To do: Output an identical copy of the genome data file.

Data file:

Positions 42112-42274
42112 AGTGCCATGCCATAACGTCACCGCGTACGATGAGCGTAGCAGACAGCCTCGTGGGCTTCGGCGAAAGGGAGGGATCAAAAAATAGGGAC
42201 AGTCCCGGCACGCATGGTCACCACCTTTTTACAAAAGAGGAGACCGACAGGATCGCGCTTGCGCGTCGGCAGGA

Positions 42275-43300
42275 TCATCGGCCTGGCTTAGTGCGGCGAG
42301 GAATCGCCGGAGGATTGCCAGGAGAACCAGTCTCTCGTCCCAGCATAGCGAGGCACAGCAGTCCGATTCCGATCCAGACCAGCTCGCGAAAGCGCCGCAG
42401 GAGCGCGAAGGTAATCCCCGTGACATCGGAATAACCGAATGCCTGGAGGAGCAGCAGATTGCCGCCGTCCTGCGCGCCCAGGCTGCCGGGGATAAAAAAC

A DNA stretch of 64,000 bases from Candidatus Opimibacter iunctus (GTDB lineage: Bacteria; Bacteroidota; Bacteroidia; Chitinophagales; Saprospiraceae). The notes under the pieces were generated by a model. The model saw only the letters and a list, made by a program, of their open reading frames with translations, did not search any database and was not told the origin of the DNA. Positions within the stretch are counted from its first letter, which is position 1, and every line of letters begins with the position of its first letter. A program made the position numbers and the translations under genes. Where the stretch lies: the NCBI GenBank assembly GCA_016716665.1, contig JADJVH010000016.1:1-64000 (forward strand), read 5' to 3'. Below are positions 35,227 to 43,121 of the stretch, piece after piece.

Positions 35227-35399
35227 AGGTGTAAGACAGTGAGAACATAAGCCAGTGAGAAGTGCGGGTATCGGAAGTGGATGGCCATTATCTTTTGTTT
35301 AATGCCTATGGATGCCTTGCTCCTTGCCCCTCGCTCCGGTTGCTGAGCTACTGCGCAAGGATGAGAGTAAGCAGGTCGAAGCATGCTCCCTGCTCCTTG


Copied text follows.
Positions 42112-42274
42112 AGTGCCATGCCATAACGTCACCGCGTACGATGAGCGTAGCAGACAGCCTCGTGGGCTTCGGCGAAAGGGAGGGATCAAAAAATAGGGAC
42201 AGTCCCGGCACGCATGGTCACCACCTTTTTACAAAAGAGGAGACCGACAGGATCGCGCTTGCGCGTCGGCAGGA

Positions 42275-43300
42275 TCATCGGCCTGGCTTAGTGCGGCGAG
42301 GAATCGCCGGAGGATTGCCAGGAGAACCAGTCTCTCGTCCCAGCATAGCGAGGCACAGCAGTCCGATTCCGATCCAGACCAGCTCGCGAAAGCGCCGCAG
42401 GAGCGCGAAGGTAATCCCCGTGACATCGGAATAACCGAATGCCTGGAGGAGCAGCAGATTGCCGCCGTCCTGCGCGCCCAGGCTGCCGGGGATAAAAAAC

A DNA stretch of 64,000 bases from Candidatus Opimibacter iunctus (GTDB lineage: Bacteria; Bacteroidota; Bacteroidia; Chitinophagales; Saprospiraceae). The notes under the pieces were generated by a model. The model saw only the letters and a list, made by a program, of their open reading frames with translations, did not search any database and was not told the origin of the DNA. Positions within the stretch are counted from its first letter, which is position 1, and every line of letters begins with the position of its first letter. A program made the position numbers and the translations under genes. Where the stretch lies: the NCBI GenBank assembly GCA_016716665.1, contig JADJVH010000016.1:1-64000 (forward strand), read 5' to 3'. Below are positions 35,227 to 43,121 of the stretch, piece after piece.

Positions 35227-35399
35227 AGGTGTAAGACAGTGAGAACATAAGCCAGTGAGAAGTGCGGGTATCGGAAGTGGATGGCCATTATCTTTTGTTT
35301 AATGCCTATGGATGCCTTGCTCCTTGCCCCTCGCTCCGGTTGCTGAGCTACTGCGCAAGGATGAGAGTAAGCAGGTCGAAGCATGCTCCCTGCTCCTTG